Malnutrition is more widespread in India than in Sub-Saharan Africa. One in every three malnourished children in the world lives in India. About 50% of all childhood deaths are attributed to malnutrition, according to UNICEF. As many as 48% of Indian children under the age of 5 are stunted, a sign of chronic malnutrition. Girl children are more vulnerable than boys to malnutrition and mortality (NFHS 3, 2005-2006).
From its inception, CINI’s work with deprived communities has focused on nutrition, an issues that remains key in India till the present day despite the country’s progress and exponential economic growth. A child who is malnourished in the womb and in her first two years of life is unlikely to grow to its full physical and mental potential. Lack of proper nourishment in the womb can cause brain damage, still birth and neo-natal death. A malnourished child is more susceptible to illness and may experience a restricted capacity for education. In a child, proper nutritional status is a prerequisite to attaining adequate health, education and protection.
The problem of malnutrition is not always as straightforward as simply lack of food. Many families do not always share food equally among their members. Mothers and infants, especially girls, are rarely given priority. Traditionally, in Indian families, women eat last. When food is scarce, men may receive more than women, boys more than girls, older children more than younger children. Diet may be imbalanced owing to limited understanding of nutrition as much as lack of food availability. For example, less than half of Indian children under six months are exclusively breastfed (NFHS 3, 2005-2006). CINI’s nutrition projects focus on educating women, especially pregnant and lactating mothers, to make the best of what is available. This process is usually entrusted to health workers, local women who are trained by CINI and can approach women in their homes in villages and slums.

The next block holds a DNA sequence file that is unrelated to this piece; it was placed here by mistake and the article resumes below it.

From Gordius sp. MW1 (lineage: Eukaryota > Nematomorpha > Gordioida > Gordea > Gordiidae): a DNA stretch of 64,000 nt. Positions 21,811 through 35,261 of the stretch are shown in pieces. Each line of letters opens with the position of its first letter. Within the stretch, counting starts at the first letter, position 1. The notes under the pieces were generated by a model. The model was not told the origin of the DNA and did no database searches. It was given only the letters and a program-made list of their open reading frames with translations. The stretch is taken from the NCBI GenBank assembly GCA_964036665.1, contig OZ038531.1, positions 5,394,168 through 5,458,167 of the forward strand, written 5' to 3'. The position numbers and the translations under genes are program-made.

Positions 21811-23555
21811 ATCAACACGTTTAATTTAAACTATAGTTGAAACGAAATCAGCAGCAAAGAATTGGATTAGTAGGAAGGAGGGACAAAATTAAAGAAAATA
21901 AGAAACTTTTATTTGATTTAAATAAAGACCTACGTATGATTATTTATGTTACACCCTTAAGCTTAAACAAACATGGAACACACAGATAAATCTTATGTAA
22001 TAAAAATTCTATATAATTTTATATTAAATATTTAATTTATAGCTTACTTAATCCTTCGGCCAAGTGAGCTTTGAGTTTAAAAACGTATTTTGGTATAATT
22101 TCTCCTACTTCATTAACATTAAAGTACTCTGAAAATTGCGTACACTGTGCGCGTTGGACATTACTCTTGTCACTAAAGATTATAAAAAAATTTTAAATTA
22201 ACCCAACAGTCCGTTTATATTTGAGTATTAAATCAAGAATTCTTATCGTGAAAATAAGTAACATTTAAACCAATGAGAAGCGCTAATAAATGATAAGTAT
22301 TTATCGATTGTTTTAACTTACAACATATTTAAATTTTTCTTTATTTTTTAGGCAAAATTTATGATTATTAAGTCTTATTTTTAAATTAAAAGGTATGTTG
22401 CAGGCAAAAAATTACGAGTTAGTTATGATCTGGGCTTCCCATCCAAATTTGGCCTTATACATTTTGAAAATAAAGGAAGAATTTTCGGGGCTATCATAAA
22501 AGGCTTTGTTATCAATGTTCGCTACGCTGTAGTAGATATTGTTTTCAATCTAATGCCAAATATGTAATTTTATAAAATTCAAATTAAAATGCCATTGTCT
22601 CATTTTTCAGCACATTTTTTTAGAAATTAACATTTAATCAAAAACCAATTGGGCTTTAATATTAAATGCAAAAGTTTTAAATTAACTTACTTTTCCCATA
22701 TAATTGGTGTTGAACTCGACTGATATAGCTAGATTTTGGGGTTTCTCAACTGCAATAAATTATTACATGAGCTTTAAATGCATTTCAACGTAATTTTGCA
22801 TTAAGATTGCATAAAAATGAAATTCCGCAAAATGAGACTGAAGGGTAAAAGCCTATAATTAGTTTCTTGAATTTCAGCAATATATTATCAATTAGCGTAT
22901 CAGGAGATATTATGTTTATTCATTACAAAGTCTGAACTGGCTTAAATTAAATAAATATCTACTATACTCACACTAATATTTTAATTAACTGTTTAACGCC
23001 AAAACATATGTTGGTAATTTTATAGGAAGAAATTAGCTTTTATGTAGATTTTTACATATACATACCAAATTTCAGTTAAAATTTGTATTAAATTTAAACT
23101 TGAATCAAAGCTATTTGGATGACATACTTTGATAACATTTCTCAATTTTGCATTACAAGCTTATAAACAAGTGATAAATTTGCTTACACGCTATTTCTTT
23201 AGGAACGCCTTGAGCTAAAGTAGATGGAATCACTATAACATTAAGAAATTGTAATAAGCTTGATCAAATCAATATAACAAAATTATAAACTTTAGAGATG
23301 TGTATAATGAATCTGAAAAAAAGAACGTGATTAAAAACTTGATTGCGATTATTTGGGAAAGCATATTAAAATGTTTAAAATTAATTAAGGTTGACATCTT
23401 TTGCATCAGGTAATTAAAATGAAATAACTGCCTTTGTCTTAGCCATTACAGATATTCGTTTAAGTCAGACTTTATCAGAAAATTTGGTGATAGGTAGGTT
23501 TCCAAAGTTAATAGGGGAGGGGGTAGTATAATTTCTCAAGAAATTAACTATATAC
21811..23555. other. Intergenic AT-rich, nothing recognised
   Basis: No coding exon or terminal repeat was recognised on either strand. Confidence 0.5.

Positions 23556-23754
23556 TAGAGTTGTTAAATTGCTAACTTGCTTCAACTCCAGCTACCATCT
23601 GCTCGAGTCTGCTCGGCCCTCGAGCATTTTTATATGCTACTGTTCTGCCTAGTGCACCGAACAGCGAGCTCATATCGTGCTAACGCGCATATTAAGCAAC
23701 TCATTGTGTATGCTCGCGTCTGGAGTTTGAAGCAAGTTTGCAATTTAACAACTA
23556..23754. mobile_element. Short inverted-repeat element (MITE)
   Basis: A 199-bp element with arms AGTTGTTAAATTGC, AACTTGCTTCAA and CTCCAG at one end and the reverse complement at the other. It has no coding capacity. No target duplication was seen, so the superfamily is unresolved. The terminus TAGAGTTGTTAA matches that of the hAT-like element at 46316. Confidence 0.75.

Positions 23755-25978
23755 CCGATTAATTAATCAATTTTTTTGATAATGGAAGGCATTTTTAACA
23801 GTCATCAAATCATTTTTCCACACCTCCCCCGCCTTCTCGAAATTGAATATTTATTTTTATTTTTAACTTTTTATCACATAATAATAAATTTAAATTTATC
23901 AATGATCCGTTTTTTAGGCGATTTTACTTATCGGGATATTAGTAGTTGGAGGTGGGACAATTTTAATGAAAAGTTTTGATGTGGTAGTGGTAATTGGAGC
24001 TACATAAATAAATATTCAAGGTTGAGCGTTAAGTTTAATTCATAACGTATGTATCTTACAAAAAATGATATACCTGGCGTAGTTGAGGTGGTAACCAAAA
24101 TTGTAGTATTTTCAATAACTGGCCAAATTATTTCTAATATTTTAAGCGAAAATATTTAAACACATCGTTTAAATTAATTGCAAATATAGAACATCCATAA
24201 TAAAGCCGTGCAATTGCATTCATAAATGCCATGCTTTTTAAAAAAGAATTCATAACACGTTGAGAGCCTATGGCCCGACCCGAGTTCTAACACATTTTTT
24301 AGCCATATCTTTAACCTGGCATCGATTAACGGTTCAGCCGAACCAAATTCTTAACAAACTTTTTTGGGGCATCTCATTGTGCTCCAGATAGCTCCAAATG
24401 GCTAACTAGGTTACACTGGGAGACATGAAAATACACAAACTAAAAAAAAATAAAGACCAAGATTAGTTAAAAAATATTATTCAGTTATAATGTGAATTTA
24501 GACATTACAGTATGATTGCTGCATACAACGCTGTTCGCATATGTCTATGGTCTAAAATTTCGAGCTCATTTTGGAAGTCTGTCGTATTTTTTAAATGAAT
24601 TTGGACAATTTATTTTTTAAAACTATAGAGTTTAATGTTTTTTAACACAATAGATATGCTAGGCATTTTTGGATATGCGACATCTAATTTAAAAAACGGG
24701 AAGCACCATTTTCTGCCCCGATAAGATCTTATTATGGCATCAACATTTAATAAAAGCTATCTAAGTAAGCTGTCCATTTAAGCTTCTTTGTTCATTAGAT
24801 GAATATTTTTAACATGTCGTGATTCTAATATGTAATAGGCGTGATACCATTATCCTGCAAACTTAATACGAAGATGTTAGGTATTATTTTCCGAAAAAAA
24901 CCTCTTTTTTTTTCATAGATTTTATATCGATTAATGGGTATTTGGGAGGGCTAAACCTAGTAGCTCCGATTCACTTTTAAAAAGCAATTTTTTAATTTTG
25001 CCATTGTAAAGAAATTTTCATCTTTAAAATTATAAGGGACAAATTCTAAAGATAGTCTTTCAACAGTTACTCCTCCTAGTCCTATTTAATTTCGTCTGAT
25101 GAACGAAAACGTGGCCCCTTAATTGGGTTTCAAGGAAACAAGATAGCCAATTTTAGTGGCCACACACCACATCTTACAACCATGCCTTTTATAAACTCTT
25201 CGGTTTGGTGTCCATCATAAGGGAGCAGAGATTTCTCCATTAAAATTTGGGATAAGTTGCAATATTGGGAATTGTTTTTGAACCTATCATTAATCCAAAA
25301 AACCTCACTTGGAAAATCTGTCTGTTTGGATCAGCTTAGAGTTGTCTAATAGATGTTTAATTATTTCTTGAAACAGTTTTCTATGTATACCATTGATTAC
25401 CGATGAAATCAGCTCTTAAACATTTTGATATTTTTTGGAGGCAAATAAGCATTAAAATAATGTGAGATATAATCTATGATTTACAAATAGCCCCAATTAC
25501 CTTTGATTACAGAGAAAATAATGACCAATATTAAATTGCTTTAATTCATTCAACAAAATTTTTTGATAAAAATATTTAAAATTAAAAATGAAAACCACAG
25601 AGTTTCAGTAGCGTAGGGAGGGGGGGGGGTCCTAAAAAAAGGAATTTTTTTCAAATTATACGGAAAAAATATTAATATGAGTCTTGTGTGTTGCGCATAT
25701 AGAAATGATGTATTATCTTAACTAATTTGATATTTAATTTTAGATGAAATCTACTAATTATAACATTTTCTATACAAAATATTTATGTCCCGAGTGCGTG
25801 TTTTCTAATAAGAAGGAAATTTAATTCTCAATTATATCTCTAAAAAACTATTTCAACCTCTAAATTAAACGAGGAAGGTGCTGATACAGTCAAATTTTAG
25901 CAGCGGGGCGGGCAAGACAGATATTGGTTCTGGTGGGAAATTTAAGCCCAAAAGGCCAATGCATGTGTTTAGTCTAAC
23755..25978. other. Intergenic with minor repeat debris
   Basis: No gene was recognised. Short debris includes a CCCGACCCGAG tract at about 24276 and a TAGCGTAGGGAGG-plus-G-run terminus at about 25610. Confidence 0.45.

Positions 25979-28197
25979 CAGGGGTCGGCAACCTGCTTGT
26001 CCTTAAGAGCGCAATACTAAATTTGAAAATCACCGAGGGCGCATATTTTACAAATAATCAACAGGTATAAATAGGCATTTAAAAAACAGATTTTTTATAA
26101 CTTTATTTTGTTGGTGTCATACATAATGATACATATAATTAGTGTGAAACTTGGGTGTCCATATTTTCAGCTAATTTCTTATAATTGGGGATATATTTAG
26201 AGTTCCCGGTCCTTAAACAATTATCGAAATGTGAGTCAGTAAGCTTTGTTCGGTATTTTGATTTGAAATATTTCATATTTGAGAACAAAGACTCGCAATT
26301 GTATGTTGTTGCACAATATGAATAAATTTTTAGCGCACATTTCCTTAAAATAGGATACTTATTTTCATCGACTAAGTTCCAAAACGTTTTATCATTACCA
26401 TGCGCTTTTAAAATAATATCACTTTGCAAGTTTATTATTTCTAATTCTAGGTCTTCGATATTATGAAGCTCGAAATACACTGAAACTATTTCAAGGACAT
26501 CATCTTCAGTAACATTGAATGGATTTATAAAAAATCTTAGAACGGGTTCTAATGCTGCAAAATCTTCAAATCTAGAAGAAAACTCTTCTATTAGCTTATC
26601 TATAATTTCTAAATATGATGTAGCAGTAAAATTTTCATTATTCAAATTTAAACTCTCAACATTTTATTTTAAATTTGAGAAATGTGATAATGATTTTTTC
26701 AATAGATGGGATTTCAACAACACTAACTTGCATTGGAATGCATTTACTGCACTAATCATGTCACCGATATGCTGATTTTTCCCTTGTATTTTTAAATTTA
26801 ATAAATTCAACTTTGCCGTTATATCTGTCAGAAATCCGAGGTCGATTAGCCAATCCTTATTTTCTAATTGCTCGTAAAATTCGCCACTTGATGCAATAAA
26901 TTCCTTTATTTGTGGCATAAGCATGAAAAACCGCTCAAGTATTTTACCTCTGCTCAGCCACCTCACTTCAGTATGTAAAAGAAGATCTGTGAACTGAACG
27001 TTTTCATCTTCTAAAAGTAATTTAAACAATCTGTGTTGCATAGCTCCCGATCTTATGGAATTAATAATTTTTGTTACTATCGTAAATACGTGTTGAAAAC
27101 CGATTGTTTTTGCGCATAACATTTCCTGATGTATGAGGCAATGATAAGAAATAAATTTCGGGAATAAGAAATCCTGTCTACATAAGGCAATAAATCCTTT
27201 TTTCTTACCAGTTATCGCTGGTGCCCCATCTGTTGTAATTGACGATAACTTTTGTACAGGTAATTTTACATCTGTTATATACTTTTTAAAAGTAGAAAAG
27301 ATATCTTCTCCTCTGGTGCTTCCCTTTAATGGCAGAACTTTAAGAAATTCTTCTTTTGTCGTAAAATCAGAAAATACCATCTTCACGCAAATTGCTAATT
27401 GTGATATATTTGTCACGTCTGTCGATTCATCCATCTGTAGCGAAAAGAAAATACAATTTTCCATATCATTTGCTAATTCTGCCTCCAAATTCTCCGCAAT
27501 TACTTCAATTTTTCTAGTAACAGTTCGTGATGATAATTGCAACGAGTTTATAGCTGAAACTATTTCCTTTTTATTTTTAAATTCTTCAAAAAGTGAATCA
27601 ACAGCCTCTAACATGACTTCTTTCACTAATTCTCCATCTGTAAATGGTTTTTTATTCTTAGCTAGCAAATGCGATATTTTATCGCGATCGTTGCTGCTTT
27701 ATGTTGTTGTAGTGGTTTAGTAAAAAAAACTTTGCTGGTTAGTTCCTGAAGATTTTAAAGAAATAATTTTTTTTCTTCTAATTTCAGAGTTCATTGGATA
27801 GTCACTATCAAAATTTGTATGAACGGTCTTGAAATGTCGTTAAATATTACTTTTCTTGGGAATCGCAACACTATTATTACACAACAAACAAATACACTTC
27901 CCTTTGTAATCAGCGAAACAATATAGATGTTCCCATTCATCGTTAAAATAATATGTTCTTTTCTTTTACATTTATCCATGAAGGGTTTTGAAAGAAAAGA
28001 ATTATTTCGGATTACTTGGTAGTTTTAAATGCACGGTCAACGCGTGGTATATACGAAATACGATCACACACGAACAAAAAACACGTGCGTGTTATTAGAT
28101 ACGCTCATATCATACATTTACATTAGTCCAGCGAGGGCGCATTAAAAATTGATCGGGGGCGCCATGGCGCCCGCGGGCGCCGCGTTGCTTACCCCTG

Our ultimate aim is to ensure full physical and mental growth and development in children by ensuring appropriate nutrition throughout the critical periods of the life cycle. Our interventions seek to address a variety of determinants of malnutrition in children, adolescents and pregnant women, as they relate to healthcare, hygiene and sanitation, child care, appropriate feeding practices (including breastfeeding), growth monitoring and promotion, adoption of low-cost home available foods, promotion of gender equality.
In addition to promoting community-based nutrition interventions, we care for severely malnourished children in our previously run Nutrition Rehabilitation Centre (NRC), where balanced food was provided in small but frequent amounts in order to increase a child’s weight safely over a period of several weeks. We presently run a day care NRC. Our low cost model to rehabilitate severely malnourished children has been adopted in a number of state governments interventions as part of the National Rural Health Mission effort to reduce severe malnutrition.
In the early ’70s, CINI developed Nutrimix, a low cost nutritious food made from locally-available cereals (rice/wheat) and legumes (dal – lentils), which has have been promoted at the home and community level, as well as in Government health and nutrition programmes. With the help of a World Bank grant, Nutrimix has been commercialised as a social business venture by women’s Self-Help Groups to offer a socially-appropriate alternative to industrially-produced weaning foods.
To address iron deficiency anaemia, in addition to nutrition education, CINI has partnered with the Government and international NGOs to provide iron supplements to children and women.
Across an array of nutrition interventions, our primary concern from the beginning has been with the first 1000 critical days in the life cycle – the period spanning pregnancy and the two first years of a child’s life. Since the 1970’s, our home and community-based action has aimed to prevent malnutrition by breaking the vicious cycle of malnutrition and infection, enhancing access to health and nutrition information and education among local communities, and facilitating early access to healthcare.
We have carried out our work in nutrition in partnership with